Eden straightens to let what remains of her clothes crumple to the floor. Her legs part to welcome his appraisal. His tongue hits her like waves along a torrid coast. Each lick ebbs into a molten inlet, one after another, which leads to his ocean. She goes limp in his hands once they encircle her waist. She thinks of lonely isles. Their only constant is to be struck by waters. Eden knows the logic as much as the disaffection of being alone. People are fickle and unkind.
But what yearning John incites is so great that it makes his touch a relief, a warm consolation, that is only human.
She can’t think, but she wants to speak.
Don’t say anything stupid.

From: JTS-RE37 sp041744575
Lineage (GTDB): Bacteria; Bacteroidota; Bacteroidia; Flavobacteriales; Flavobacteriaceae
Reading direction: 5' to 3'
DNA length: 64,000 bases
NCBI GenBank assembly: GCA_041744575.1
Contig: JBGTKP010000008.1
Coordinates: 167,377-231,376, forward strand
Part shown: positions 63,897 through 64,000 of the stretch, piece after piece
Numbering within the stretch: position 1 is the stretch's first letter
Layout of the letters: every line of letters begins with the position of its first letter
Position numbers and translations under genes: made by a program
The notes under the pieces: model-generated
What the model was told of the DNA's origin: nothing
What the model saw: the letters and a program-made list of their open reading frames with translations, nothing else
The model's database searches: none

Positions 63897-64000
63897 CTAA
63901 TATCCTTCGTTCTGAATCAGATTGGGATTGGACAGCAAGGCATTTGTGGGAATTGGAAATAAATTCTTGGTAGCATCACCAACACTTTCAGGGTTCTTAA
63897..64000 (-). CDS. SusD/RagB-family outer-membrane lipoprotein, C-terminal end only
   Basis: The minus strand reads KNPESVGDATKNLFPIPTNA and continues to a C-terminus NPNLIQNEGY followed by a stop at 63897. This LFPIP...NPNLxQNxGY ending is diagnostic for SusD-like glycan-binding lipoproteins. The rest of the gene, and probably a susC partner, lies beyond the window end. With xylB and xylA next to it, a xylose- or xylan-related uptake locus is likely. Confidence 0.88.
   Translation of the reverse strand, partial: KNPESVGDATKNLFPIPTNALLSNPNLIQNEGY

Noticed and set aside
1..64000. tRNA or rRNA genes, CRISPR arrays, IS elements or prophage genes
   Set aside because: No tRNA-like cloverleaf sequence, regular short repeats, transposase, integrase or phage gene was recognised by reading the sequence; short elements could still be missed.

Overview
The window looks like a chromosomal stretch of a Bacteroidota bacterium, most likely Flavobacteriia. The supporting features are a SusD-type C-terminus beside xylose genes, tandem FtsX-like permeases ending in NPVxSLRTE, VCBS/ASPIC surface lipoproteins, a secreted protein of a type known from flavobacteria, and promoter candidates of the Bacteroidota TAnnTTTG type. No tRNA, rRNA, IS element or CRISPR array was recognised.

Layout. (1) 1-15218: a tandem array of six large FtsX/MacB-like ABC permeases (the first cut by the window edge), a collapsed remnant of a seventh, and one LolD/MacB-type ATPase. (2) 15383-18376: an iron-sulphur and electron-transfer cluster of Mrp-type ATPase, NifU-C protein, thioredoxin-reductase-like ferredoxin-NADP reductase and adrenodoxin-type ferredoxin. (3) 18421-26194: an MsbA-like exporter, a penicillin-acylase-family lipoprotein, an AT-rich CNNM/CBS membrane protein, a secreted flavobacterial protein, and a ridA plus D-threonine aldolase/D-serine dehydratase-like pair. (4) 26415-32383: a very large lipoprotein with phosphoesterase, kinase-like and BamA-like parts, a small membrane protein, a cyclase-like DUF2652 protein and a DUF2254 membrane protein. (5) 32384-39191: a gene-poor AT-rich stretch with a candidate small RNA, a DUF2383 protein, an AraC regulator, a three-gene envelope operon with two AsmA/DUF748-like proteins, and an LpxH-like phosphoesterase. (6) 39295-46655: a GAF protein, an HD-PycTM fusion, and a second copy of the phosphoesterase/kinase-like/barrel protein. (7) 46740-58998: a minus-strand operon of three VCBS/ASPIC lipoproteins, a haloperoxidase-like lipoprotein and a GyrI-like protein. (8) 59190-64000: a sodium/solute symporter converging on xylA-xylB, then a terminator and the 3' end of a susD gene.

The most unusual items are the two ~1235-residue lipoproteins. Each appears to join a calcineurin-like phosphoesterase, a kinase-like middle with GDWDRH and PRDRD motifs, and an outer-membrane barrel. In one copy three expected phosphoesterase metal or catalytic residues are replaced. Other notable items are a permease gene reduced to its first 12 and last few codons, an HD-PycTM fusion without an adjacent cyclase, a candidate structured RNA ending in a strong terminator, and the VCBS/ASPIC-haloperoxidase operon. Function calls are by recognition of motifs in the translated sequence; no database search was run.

Her mind races. Only his name rings in her head. Even if she never sees him again, nothing will be the same.
The more things change…
John abandons her sex to fix his eyes upon her. He holds her gaze and delves within its recesses to wrest out her humanity.
Eden grows intent. She leads him to her bed. She sets her sights on the handsome brawn that curls before her. She resolves to taste the spill of his fleshly expanse. When he offers his restless sex, she accepts the endowment. It is taut, tempting, fine skin that eclipses into a tawny summit. She licks it softly, sweetly, idling against the tip until it stirs. One hand moves across the head while the other fondles the base. As the former encloses gently, John enjoys the friction and Eden enjoys the pungent extract that creams along her tongue.
Lewdly, Eden wonders aloud if John had always held this in mind from when they were at the potluck; if he revelled in the idea of his cock in her mouth to oblige her tastes.
John admits he’d be lying if he said the prospect never crossed his mind.